Phosphorus (P) (top)
Click for Larger Image
Phosphorus-deficient plants develop darker-green leaves.
Low Substrate Phosphorus
Click for Larger Image Necrosis is randomly occurring at the midvein, leaf tip and basal part of the leaf. Spotting quickly coalesces into complete leaf necrosis. Mature leaves shrivel rapidly.
Click for Larger Image Phosphorus-deficient leaves and a healthy leaf.
Potassium (K) (top)
Click for Larger Image
Potassium-deficient plants are more compact in appearance.
Low Substrate Potassium
Click for Larger Image Necrotic spots appear on recently mature leaves. As symptoms advance, the margins of the leaves begin to collapse as the necrotic spots fuse into larger necrotic patches.
Click for Larger Image Leaf necrosis begins with grayish-green irregular spots that turn into papery light brown to brown patches.
Calcium (Ca) (top)
Click for Larger Image Calcium-deficient plants are severely stunted compared to the control.
Low Substrate Calcium
Click for Larger Image As symptoms progress, leaves of the axillary shoot develop tip necrosis while the flower bud dies.
Click for Larger Image Necrotic spots appear at the bases of mature leaves. As deficiency symptoms become more severe, the necrotic spots turn dark brown to black.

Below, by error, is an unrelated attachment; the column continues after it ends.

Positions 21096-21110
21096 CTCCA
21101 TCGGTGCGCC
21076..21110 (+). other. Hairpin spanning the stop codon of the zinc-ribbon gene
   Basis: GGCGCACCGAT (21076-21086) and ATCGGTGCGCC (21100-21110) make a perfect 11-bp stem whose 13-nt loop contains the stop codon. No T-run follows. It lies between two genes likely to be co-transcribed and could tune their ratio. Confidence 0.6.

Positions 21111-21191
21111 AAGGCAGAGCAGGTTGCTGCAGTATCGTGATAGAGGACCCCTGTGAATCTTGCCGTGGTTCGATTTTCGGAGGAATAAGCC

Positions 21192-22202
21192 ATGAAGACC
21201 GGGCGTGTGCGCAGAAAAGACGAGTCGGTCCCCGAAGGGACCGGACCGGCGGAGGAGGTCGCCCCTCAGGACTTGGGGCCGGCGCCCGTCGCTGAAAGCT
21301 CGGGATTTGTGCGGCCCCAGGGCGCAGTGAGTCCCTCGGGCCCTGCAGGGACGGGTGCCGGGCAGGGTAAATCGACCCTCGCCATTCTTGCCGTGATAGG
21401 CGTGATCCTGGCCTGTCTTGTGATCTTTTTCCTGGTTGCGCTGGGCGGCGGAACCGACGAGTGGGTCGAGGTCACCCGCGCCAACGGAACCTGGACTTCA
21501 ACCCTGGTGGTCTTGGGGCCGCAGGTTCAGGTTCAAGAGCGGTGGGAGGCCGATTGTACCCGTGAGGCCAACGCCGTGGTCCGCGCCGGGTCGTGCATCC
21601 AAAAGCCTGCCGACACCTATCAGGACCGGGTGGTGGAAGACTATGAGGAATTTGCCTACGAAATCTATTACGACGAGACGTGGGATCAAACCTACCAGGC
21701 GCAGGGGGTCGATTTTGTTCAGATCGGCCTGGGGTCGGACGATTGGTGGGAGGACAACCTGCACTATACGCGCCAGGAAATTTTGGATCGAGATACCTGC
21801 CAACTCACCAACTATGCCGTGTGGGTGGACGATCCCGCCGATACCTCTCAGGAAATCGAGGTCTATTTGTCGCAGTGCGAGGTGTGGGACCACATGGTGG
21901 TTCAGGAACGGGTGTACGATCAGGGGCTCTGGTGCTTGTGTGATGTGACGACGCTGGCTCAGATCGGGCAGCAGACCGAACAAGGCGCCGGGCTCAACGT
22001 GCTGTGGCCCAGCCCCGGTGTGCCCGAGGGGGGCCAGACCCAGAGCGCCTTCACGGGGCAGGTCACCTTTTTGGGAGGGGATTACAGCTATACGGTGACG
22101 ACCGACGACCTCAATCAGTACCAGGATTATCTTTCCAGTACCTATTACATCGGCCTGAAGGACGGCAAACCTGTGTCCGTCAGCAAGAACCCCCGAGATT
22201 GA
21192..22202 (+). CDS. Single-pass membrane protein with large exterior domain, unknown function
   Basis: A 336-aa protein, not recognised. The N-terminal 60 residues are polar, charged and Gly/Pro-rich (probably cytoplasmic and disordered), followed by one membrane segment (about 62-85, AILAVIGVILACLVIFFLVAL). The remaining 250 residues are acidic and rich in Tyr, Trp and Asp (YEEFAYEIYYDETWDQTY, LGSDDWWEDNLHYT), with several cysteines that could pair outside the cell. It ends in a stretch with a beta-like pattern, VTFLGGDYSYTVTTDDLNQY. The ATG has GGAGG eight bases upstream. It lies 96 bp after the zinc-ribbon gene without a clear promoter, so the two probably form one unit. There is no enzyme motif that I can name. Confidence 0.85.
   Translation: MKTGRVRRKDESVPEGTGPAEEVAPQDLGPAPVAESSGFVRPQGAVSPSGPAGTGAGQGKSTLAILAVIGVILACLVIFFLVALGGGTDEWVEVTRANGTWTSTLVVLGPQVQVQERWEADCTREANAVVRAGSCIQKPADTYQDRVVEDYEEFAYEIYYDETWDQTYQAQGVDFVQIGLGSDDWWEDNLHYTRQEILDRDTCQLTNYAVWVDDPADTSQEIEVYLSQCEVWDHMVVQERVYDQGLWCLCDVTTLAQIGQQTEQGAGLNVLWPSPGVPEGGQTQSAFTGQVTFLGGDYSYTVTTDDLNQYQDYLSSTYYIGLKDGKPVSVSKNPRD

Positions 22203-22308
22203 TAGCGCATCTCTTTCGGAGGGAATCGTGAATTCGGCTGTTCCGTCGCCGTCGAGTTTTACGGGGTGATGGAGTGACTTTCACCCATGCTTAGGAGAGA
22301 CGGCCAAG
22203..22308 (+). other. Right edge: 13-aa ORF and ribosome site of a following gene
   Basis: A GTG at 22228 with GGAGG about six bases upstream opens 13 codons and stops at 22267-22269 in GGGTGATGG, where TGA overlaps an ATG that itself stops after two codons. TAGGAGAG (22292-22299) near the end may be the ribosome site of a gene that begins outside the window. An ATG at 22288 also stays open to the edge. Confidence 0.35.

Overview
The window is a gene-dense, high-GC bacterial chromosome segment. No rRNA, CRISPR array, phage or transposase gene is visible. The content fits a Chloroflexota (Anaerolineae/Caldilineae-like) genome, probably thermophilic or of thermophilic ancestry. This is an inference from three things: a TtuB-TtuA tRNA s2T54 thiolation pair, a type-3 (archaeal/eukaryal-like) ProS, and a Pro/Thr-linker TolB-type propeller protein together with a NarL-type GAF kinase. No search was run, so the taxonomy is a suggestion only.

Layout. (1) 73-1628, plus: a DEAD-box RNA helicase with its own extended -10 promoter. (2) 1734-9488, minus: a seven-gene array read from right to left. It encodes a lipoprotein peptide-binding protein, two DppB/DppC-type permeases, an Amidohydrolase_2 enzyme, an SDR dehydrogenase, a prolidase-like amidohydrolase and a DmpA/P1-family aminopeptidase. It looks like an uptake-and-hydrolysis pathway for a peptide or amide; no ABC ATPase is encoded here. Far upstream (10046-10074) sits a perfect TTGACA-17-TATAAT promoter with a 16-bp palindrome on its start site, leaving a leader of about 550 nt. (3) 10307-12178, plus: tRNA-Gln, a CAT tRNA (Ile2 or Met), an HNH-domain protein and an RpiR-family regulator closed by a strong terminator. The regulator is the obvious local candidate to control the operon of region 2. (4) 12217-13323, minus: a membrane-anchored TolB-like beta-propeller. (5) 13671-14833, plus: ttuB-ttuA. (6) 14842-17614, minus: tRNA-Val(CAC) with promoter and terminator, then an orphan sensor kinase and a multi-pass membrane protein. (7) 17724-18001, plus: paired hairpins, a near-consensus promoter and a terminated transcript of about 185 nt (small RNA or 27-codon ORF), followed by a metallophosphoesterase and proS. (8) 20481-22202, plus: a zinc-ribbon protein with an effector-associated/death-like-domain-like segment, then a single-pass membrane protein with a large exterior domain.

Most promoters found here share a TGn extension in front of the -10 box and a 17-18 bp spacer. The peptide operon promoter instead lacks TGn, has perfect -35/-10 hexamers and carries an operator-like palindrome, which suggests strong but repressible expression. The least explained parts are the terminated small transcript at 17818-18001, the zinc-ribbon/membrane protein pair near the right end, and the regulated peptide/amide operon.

Click for Larger Image A comparison of control flower stalks to calcium-deficient flower stalks. As the deficiency advances, flower stalks become necrotic, which affects flower bud development.
Magnesium (Mg) (top)
Click for Larger Image Magnesium-deficient plants develop tan-gray necrosis from the leaf tips moving toward the leaf base.
Low Substrate Magnesium
Click for Larger Image As symptoms progress, the majority of the mature leaves within the middle of the shoots have a light-tan, papery, necrotic burn.
Sulfur (S) (top)
Click for Larger Image Initial symptoms of sulfur deficiency include older, mature leaves remaining dark green, recently mature and young leaves turning light green and axillary shoots becoming greenish-yellow.